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Pre-Foreclosure Sale

Posted on: 09th Apr, 2004 01:24 am
Your mortgage lender may choose to foreclose your property when you fail to pay your monthly mortgage payments. This means that the lender or the mortgage company can take over your property. In such a case, you can request your lender to restructure your mortgage or modify the terms and conditions of the loan. For instance, he may lower the rate or extend the loan period in order to help you avoid foreclosure. You may also refinance your loan and create a new mortgage on the same property with favorable terms.

If no option works out, you can opt for a pre-foreclosure sale of your property. Through this process, your loan servicer or lender sells the property at fair market value and accepts the proceeds as the mortgage payment. The sale may not provide you with enough cash to pay down the loan, but it will save the lender from paying the costs of foreclosing and selling. This also helps to prevent any negative item being shown on your credit report. But there are certain criteria depending upon which you may qualify for a pre-foreclosure sale.

Some conditions under which you can sell off your property prior to a foreclosure are given below.
  • The appraised value of the property is minimum 70% of the amount you owe and the sales price is 95% of the appraised value.

  • You have been delinquent on your loan payments for at least 2 months prior to the closing date of the pre-foreclosure sale.

  • You can convince the lender or the servicer that you will be selling off the property within 3 to 5 months.
Related Article:
I am unclear as to is the amount between a short sale and the balance on the loan is forgiven, have heard both yes and no. If it is not forgiven it seems it would be in the best interest of the Seller to hold as close as possible to the amount set by the bank and do a Deed in Lieu if the property does not sell by short sale. Correct?

Thank you,
Posted on: 06th May, 2009 06:20 am
Hi Bob,

In a short sale, the lender has the right to demand the deficient amount. However, in some cases, the lender may forgive the deficient amount. If the lender forgives the deficient amount, it would definitely benefit the seller. However, the seller may have to pay taxes on that forgiven amount.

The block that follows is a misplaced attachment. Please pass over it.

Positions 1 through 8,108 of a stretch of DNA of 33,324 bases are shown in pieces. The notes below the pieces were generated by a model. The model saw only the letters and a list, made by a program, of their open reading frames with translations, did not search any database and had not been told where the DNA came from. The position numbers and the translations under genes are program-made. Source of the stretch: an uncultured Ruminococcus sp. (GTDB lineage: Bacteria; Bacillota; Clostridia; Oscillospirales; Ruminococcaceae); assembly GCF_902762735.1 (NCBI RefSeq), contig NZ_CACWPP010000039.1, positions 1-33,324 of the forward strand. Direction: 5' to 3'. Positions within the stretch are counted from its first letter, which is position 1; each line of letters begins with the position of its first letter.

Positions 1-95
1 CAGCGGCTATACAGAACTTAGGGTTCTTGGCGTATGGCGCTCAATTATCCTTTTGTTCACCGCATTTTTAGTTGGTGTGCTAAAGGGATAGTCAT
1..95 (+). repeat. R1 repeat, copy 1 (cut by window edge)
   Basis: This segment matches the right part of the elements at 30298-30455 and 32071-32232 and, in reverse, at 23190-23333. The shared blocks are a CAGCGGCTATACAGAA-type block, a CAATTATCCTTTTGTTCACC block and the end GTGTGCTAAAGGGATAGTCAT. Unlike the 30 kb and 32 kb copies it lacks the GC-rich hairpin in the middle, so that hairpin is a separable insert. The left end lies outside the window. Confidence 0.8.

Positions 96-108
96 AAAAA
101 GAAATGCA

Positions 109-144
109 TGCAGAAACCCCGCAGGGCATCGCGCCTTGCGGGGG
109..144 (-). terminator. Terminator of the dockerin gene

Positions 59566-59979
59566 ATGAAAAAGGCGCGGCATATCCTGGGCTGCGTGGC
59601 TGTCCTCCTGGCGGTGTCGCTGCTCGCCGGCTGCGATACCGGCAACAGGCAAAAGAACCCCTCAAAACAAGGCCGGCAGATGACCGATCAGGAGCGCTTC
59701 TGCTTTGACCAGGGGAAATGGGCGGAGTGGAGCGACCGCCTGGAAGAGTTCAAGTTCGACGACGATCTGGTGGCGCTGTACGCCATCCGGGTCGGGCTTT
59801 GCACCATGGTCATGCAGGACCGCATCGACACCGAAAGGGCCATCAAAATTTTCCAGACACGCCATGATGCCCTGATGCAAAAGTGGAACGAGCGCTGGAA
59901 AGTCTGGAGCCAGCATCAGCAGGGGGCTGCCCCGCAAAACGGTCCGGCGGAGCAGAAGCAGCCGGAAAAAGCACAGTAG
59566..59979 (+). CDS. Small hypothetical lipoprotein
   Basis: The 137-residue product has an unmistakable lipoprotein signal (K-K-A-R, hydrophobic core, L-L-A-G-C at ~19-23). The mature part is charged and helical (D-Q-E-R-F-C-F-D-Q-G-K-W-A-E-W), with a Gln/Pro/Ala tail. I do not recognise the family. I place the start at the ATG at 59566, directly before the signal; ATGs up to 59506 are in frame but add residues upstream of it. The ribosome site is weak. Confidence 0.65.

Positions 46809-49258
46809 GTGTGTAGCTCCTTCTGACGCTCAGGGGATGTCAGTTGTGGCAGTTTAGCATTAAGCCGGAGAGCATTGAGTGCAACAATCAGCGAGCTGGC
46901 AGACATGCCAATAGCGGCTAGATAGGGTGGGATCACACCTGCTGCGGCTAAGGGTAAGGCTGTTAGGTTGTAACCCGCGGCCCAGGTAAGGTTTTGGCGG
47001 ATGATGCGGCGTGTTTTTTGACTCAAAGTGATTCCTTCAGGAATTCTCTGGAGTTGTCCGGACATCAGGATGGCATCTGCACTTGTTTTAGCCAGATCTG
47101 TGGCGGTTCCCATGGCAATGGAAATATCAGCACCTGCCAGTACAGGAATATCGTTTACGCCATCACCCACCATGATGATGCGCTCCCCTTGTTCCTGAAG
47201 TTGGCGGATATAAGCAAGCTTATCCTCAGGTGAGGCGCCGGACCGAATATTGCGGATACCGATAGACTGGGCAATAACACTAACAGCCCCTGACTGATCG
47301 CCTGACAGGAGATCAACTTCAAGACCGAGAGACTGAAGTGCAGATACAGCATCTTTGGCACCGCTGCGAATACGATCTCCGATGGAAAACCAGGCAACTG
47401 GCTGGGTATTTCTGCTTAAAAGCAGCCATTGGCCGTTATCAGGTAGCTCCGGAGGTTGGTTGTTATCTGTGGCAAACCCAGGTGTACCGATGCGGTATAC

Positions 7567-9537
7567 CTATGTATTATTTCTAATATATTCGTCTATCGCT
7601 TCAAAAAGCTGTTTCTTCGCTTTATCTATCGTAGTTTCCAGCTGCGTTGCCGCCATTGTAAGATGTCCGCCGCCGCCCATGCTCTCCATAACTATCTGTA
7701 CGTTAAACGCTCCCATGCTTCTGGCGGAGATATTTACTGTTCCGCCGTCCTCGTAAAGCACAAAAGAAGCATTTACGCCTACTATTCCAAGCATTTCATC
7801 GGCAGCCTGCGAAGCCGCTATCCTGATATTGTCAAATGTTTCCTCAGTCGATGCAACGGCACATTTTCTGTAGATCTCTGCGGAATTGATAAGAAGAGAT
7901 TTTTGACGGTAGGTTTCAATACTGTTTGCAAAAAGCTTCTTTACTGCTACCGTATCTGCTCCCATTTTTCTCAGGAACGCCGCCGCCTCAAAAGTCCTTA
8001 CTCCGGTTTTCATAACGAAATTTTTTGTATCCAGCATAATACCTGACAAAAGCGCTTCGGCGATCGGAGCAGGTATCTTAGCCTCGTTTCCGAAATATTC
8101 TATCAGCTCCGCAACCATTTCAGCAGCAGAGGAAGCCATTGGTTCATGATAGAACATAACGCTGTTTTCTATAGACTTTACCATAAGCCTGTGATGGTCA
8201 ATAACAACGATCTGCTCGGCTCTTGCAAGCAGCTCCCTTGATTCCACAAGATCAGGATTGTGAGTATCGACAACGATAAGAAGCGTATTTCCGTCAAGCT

Posted on: 06th May, 2009 10:29 pm
Do we still need to pay the property tax for a foreclosed property?
Posted on: 22nd Aug, 2009 08:00 pm
the cost to repair my home out weighs the balance owed. what do i do, bankrupt only option?
Posted on: 05th Jul, 2010 12:02 am
Hi Guest,

If the property is already sold off at a foreclosure auction, then you will not be considered as the owner of the property. Thus, you won't be liable for the property taxes.

Hi e shoulder,

You can apply for a deed in lieu of foreclosure in order to sell off the property. You will not only be able to sell off the property but you won't be liable for the balance amount resulting from the sale.


Posted on: 06th Jul, 2010 03:06 am
I had a loss in my income and have been working with the bank trying to get a loan modification. I was just told that my housing ratio is 24%. and it should be at least 31%, How does that work????They told me that I do not qualify for the loan modification unless there is a change in my H/R. the next step they said was pay what I owe 14,500.00 plus late fees of $700.00 plus attorney fees. or short sale. What can I do, I am desperate, since my mortgage owed is 170.000. and the house is about 270,000.00. Tks
Posted on: 04th Jun, 2012 01:37 pm
It is important to meet all the required criteria to get qualified for loan modification. I will suggest you to contact your lender and apply for HAMP.
Posted on: 05th Jun, 2012 12:29 am
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